Faith and the Scientific Method (by Len Winneroski)

Unknown“Faith is being sure of what we hope for and certain of what we do not see.” Hebrews 11:1, NIV

 

Are God and science compatible?  I have been a Christian and a research scientist for over twenty years, so this is a very relevant question to me.   I have always been fascinated with the world around me, and have been driven to observe, study and try to understand how life works and why it exists.  I have encountered many scientists over the years that believe that science and religion should not be mixed.  They believe that science attempts to answer the “how” questions, and that religion should be limited to answering the “why” questions.  On the other hand, there are many scientists, like me, who believe that trying to separate faith and science is like trying to separate oxygen and fire.  I approach science from the belief that there are unseen realities (like oxygen) that dictate the observable world around us (fire).  The divergent path for scientists is whether they believe that the “unseen realities” of the universe are the product of chaos and chance (Big Bang Theory, evolution) or design and purpose (Intelligent Design, Creation).

The modern scientific method is a cyclical process of; 1) developing testable hypotheses (ideas) about how things work in the world around us, 2) designing/running experiments that challenge your idea, 3) collecting and critically analyzing the data from the experiments and, 4) drawing data-based conclusions which then lead to new questions and hypotheses.  As you can see the scientific method is always a “work in progress” and scientists love the challenge of looking for “truth” in the natural world.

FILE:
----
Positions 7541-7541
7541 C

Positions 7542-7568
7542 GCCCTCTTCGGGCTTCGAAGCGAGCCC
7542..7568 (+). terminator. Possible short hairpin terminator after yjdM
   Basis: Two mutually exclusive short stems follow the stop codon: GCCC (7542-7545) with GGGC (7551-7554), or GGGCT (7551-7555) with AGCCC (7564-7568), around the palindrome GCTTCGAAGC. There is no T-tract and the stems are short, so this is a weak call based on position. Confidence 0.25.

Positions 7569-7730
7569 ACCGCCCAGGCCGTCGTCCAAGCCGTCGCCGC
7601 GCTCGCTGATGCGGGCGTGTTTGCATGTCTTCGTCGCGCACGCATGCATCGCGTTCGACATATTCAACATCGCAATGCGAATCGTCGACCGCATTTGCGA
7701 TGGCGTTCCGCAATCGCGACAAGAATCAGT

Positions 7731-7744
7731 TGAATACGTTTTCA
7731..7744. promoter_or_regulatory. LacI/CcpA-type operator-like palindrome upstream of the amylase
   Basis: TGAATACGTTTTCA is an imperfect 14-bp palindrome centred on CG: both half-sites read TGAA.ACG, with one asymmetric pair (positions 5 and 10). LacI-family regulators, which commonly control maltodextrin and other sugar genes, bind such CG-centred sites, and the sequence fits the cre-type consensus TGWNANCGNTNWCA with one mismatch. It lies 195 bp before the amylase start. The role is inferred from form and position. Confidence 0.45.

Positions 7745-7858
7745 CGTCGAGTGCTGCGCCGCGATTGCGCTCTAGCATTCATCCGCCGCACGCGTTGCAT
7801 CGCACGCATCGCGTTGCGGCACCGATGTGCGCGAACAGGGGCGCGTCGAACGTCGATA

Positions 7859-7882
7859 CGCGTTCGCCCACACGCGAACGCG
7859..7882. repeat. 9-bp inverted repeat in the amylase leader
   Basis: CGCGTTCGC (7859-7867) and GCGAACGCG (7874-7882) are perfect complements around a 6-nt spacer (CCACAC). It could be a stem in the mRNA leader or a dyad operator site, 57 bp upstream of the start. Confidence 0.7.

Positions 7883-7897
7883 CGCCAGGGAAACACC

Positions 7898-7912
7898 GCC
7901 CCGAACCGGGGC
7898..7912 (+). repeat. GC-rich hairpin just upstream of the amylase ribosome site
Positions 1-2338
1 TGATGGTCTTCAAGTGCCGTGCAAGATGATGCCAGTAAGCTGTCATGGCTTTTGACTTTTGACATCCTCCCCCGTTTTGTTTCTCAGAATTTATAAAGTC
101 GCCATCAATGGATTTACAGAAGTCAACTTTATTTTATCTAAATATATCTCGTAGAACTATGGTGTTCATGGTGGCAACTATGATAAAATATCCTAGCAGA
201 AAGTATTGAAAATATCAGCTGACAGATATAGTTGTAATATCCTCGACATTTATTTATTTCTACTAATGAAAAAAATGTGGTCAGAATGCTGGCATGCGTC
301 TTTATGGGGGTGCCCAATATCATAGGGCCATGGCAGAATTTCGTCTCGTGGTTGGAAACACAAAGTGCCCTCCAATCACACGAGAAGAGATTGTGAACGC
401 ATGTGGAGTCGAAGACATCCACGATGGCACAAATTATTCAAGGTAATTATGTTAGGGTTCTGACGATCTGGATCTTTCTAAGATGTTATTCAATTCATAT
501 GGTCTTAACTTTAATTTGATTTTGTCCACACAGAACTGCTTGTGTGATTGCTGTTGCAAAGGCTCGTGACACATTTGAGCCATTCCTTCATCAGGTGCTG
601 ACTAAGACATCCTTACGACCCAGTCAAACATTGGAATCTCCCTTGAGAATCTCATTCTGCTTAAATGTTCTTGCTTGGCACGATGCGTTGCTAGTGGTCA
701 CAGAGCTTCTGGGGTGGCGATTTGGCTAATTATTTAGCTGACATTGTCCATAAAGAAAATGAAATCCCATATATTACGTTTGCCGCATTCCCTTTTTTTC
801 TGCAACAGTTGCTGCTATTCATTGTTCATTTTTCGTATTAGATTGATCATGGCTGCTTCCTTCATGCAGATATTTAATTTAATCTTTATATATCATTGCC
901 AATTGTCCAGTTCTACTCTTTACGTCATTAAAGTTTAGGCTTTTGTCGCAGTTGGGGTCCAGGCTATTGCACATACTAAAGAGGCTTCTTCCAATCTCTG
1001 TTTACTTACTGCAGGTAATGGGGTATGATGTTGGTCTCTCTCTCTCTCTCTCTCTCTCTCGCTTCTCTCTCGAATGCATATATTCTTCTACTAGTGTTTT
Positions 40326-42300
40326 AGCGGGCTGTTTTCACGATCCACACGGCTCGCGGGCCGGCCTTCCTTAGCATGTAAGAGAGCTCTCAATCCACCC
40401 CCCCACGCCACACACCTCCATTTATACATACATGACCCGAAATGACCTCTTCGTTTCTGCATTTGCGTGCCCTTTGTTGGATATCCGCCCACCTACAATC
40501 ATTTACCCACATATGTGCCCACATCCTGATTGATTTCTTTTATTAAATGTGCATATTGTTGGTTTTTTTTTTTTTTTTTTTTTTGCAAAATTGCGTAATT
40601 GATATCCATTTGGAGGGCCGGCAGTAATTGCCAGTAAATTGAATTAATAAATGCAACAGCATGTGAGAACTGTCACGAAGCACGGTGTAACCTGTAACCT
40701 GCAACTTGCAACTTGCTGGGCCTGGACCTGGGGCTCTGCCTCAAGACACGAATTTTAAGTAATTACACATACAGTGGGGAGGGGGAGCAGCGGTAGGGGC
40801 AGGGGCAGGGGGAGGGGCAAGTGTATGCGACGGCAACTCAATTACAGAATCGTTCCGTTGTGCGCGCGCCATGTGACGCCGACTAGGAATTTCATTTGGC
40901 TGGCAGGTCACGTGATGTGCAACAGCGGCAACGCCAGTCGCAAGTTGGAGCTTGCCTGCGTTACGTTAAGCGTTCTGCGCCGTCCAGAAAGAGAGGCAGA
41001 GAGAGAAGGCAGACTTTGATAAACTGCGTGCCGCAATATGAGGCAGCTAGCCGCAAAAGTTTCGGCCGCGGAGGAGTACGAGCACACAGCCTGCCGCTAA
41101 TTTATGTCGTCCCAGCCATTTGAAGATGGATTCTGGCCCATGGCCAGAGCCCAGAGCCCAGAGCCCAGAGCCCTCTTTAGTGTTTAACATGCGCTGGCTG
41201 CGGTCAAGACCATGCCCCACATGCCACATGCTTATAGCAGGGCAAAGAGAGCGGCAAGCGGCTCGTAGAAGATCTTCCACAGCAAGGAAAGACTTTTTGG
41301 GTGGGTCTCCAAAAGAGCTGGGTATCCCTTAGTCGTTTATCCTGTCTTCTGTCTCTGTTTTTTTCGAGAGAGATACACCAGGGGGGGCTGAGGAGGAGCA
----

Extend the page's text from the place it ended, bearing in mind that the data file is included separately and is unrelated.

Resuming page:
There are opponents to faith that would suggest that “testable” is the key word that excludes faith from science.  I would argue that all scientists have faith.  Two “acceptable” scientific words/concepts for faith are assumptions and hand waving.  Assumption is defined as something taken for granted, a supposition, arrogance or presumption.  Hand waving is defined as insubstantial words, arguments, gestures, or actions used in an attempt to explain or persuade.  Anyone working in the area of science will quickly recognize these terms.  The very nature of the scientific method dictates that you have to have faith, or assume that something may be true (or not true) before you can even develop a hypothesis to test.

Since I believe the universe was created by and for God, when I approach science, I already know the “why,” so I am only left with trying to understand the “how.”  I believe that any rational scientist would have to admit that studying the “how” of the universe forces one to contemplate the “why.”  I am amazed that scientists like Stephen Hawking (a British theoretical physicist) and Francis Crick (DNA double helix) find it easier to believe in aliens than in God.  Why do some scientists like Crick acknowledge the incredible design inherent in the universe by their believe in alien directed panspermia (panspermia is the hypothesis that “seeds” of life exist throughout the universe and that life on earth may have originated from these “seeds”)?  Is it because acknowledgement of God means acknowledgment of sin and man’s finite role in the universe?  I pray for a day when all scientists will come to their senses and admit the obvious.  There is a God and we are not Him.

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